Are you suffering from low body weight? Scientists say that a well-known gene variant linked to Type 2 diabetes may also make people leaner or cause lower body weight risk. The finding comes as a surprise as many with Type 2 diabetes are obese. The new gene variant is called transcription Factor-7 like 2 gene. And through the discovery of new genes, researchers are finding distinct pathways through which individuals develop Type 2 diabetes.
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The study was conducted by researchers from the University of North Carolina in the US and the findings published in the journal BMC Obesity.
How is transcription Factor-7 like 2 gene linked to diabetes.
- Individuals with the new gene variant may be at the risk for Type 2 diabetes even while maintaining a low body weight.
- This information may be used to tailor treatments to help prevent diabetes or control blood glucose levels once the individuals develop diabetes.
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"The counter-intuitive discovery that some people are predisposed to both being thin and developing Type 2 diabetes refocuses our attention on the need to collect data in diverse populations and across time," said Kari North, a professor at University of North Carolina.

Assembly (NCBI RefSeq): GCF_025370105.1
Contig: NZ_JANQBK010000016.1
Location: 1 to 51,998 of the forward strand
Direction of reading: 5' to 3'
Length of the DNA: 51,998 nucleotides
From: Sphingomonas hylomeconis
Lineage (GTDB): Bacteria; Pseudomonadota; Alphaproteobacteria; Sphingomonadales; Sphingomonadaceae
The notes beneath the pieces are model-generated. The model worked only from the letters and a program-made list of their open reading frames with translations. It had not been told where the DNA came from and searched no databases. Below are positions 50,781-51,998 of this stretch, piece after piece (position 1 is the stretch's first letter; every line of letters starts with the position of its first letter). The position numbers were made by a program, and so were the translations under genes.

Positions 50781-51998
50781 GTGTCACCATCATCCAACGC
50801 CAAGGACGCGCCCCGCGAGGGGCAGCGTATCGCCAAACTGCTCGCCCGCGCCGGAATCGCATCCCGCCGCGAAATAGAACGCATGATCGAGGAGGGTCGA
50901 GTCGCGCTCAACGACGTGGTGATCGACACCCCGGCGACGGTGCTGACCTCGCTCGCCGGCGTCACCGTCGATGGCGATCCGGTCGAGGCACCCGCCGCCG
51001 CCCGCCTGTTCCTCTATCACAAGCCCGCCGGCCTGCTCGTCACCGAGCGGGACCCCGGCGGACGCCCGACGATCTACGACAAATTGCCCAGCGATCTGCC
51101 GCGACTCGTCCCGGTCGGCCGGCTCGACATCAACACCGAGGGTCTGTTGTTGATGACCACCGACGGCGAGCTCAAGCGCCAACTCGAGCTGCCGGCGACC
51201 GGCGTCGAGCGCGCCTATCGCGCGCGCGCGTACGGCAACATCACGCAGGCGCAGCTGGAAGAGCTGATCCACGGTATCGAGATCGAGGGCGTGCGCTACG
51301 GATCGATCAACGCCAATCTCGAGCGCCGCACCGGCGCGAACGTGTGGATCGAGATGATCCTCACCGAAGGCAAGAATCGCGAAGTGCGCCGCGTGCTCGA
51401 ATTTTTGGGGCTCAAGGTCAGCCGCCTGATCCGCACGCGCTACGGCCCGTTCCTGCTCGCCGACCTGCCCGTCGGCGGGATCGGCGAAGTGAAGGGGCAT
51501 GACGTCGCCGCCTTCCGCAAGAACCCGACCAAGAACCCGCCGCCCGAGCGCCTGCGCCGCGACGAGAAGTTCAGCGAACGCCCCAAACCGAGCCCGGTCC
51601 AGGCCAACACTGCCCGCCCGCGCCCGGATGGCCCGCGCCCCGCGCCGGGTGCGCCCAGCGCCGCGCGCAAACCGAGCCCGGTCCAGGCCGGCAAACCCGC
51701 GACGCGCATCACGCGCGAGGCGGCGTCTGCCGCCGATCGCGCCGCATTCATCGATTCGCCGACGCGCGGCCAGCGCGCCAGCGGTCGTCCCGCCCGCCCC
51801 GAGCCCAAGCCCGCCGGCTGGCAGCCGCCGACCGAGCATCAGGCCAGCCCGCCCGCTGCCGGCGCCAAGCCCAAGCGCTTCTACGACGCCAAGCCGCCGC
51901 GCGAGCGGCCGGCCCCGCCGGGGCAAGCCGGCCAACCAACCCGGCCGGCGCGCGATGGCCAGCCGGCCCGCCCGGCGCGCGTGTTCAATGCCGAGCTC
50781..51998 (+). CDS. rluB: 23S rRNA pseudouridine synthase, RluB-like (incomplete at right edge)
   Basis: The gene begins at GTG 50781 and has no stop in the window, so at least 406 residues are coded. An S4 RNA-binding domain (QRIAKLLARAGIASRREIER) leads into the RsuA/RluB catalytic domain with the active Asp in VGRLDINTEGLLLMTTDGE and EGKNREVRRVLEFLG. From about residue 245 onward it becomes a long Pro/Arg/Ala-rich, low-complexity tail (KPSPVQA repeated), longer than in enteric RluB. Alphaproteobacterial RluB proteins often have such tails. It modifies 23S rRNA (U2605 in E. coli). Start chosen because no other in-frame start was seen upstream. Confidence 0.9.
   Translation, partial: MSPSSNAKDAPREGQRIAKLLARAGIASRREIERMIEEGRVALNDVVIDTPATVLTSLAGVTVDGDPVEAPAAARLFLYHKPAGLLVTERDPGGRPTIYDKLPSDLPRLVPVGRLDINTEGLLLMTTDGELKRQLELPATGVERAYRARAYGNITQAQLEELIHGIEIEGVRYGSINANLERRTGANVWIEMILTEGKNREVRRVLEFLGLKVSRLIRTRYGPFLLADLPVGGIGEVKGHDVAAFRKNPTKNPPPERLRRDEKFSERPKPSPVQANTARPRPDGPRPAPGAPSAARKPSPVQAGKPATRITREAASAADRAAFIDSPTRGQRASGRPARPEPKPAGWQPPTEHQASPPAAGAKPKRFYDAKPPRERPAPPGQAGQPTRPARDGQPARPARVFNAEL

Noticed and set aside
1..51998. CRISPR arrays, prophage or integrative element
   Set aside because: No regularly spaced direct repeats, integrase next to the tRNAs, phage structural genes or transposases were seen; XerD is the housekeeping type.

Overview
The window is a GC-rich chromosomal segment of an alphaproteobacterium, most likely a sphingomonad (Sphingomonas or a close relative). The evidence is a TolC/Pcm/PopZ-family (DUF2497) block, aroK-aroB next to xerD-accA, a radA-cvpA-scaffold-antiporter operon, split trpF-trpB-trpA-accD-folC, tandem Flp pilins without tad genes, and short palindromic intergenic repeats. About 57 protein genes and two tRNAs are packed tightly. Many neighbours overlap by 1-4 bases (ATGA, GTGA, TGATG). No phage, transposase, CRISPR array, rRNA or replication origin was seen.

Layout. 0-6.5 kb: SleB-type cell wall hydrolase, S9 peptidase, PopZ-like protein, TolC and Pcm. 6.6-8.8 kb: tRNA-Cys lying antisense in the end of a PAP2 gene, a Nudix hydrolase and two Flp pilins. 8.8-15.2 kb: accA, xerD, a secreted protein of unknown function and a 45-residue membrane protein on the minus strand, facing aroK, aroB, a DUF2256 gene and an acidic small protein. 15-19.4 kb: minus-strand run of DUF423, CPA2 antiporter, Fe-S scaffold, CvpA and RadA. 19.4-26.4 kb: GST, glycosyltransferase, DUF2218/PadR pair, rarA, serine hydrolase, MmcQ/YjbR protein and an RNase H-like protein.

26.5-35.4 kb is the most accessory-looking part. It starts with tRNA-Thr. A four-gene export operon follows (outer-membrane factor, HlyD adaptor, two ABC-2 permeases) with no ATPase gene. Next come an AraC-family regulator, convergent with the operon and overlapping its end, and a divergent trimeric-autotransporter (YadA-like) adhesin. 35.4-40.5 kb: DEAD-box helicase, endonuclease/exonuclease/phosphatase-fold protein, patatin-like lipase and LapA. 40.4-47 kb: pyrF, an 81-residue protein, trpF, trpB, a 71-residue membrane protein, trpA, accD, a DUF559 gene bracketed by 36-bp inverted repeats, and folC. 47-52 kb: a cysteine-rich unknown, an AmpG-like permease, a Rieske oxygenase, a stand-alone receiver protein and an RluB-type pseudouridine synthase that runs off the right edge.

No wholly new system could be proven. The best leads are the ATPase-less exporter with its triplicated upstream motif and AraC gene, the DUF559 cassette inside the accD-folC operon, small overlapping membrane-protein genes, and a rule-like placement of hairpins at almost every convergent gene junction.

The study on new variant gene - transcription Factor-7 like 2 gene underlines the need to maintain healthy lifestyle.
- The team used population-based study data from more than 9,000 Hispanic Latino adults, age between 21 and 76 years. Using complex modelling, researchers looked at the impact of a specific complex gene variant on changes in body mass index and then estimated the odds of Type 2 diabetes across time.
- Hispanic Latinos in the US face a striking disparity in Type 2 diabetes, with one in two developing Type 2 diabetes. This population is also 50 per cent more likely than whites to die of Type 2 diabetes, researchers said.
- The study will help scientists use genetic information to understand the causes of diabetes and obesity and understand their relationship to each other, researchers said.
- This can lead to personalisation in medication and help clinicians offer better treatment and advice on adopting healthy lifestyles.
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